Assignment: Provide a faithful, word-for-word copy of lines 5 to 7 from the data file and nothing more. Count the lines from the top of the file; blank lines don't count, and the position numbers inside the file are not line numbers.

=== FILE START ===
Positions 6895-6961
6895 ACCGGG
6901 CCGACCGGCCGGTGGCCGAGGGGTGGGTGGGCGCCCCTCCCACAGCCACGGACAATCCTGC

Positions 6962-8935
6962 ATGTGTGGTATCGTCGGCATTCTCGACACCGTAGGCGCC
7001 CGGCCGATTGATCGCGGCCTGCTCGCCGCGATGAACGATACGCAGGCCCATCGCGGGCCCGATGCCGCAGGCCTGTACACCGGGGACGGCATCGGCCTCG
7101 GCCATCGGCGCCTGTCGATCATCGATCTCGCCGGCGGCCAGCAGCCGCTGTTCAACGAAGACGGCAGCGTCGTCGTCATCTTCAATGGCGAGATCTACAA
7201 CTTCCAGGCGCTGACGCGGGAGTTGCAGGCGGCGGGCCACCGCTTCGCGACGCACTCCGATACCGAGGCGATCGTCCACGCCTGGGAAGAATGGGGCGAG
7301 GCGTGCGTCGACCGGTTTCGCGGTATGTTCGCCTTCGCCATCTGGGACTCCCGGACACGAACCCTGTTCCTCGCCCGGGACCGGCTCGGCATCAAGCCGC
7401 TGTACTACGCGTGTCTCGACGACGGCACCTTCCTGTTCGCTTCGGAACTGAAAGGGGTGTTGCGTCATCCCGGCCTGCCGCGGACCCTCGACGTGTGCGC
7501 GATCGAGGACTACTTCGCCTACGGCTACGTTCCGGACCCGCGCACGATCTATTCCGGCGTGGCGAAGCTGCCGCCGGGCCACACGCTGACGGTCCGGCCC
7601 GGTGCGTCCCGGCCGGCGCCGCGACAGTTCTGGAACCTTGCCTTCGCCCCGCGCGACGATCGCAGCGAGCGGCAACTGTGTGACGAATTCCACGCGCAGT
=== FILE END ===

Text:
6962 ATGTGTGGTATCGTCGGCATTCTCGACACCGTAGGCGCC
7001 CGGCCGATTGATCGCGGCCTGCTCGCCGCGATGAACGATACGCAGGCCCATCGCGGGCCCGATGCCGCAGGCCTGTACACCGGGGACGGCATCGGCCTCG
7101 GCCATCGGCGCCTGTCGATCATCGATCTCGCCGGCGGCCAGCAGCCGCTGTTCAACGAAGACGGCAGCGTCGTCGTCATCTTCAATGGCGAGATCTACAA